The SUV proceeded out Memorial Drive toward Watertown followed by a long train of police vehicles in pursuit. At one point during the pursuit, the two suspects opened fire on Watertown police and the Transit Police officer, Donahue, was shot. He remains in stable condition with a gunshot wound at Mt. Auburn Hospital, the hospital said this morning.

During the gunfight, one suspect was wounded and taken into custody. This morning, Dr. Richard Wolfe said the man was brought to the Beth Israel Deaconess Medical Center emergency room about 1:10 a.m. with multiple traumatic injuries.

“It was more than gunshot wounds,’’ Wolfe told reporters about 5:30 a.m. “It was a combination of injuries. We believe a combination of of blasts, multiple gunshot wounds.”

Wolfe said it looked like the man had been hurt by an “explosive device’’ and that the man was struck by “shrapnel.’’ The man was pronounced dead at 1:35 a.m.

The late-night news unfolded first online, as eyewitnesses — including several journalists who live nearby — and media outlets such as WGBH in Boston posted accounts to Twitter and passed along what they overheard on Boston police scanners. The stream of news on Twitter, Facebook and sites like Reddit was a mixture of accurate information, conjecture and mis-information, but it was in full swing long before national networks such as CNN came on the air. Tens of thousands of people were listening to Boston scanner chatter online.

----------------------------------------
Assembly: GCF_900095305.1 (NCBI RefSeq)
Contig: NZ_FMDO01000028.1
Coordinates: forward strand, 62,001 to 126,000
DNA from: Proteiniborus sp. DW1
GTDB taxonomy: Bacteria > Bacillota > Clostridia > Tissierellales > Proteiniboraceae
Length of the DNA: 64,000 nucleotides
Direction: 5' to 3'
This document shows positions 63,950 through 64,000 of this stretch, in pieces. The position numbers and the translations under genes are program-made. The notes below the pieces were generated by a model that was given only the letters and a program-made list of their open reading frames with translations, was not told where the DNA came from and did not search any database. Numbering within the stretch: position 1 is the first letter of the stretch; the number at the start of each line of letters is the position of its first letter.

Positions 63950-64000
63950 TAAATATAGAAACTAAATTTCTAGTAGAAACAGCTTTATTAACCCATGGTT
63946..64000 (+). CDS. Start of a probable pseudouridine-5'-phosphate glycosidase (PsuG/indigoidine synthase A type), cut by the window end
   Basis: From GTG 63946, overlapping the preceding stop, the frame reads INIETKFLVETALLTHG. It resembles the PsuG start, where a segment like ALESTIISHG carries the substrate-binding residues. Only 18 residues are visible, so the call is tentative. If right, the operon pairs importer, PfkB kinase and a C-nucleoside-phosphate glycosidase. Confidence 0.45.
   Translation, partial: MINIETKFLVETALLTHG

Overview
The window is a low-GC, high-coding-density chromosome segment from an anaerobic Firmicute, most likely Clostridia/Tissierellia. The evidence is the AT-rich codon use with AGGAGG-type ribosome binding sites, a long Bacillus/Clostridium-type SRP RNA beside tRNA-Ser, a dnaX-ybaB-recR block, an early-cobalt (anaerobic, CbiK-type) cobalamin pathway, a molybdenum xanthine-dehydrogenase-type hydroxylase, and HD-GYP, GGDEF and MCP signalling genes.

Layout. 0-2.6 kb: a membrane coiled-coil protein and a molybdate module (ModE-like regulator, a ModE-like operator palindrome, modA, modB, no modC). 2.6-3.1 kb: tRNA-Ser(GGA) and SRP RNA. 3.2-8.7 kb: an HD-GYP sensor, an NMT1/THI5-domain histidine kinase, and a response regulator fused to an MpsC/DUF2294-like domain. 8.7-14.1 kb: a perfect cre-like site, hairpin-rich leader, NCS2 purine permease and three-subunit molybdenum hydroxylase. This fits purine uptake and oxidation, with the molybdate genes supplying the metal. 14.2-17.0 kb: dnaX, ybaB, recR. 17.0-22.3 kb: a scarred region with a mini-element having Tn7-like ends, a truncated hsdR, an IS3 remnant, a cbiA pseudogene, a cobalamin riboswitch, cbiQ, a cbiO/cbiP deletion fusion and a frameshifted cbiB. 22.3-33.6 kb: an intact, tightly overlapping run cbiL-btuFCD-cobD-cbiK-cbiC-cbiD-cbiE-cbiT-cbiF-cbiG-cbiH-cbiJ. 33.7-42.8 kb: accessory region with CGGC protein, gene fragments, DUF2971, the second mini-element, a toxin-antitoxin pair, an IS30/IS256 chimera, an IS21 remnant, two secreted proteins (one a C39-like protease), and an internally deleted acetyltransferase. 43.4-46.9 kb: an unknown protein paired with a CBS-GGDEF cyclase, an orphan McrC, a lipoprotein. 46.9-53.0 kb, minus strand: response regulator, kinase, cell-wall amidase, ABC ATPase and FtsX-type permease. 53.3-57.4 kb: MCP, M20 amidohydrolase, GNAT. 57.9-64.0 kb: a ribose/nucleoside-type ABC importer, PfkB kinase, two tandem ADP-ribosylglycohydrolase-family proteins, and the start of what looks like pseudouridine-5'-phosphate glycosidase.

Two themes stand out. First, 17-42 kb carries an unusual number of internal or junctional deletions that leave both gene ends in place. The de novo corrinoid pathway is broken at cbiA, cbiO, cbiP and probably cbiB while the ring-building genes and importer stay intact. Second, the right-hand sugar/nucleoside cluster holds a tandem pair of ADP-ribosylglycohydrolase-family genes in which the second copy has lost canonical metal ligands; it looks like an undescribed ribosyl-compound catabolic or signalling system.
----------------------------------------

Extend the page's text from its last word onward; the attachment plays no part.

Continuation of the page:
The suspects were born in Kyrgyzstan of Chechen origin, according to family members and the Kyrgyz state news agency. The family moved to the U.S. about ten years ago. A public radio host said on NPR this morning that she has known the family for years.

"My son is a true angel," the men's father, Anzor Tsarnaev, told the Associated Press by telephone from the city of Makhachkala on Friday. "Dzhokhar is a second-year medical student in the U.S. He is such an intelligent boy. We expected him to come on holidays here."

An uncle, Ruslan Tsarni of Montgomery Village, Md., told reporters that he was ashamed of his nephews' actions, bitterly calling them “losers” and denouncing the bombings. “I say Dzhokhar, if you’re alive, turn yourself in and ask for forgiveness,” said Tsarni, who said that his family had been estranged from theirs, and that their father, who recently moved back to Russia, had worked “fixing cars” in America. Tsarni said that the family had moved to Cambridge in 2003 from Kyrgyzstan, where Tamerlan was born. Dzhokhar was born in Dagestan, he said. Tsarni said that the last time he saw his nephews was December 2005. NYT

Media scouring over social media this morning found a profile for Dzhokhar Tsarnaev that says he attended elementary school in Makhachkala, the capital of Dagestan, a small Muslim Caucasus republic near Chechnya before coming to the U.S. and graduating from Rindge & Latin School in Cambridge in 2011. "He wrote that he speaks English, Russian, and 'Nokhchiin Mott,' the Chechen language," says the LA Times, and "describes his world view as 'Islam' but his priorities as 'Career and money.' He belongs to religious and secular social media groups linked to Chechnya, almost all in Russian."

Friday's home games of the Boston Red Sox and Boston Bruins were postponed until another day.

Top photo: New York Times screen grab. Suspect photo: FBI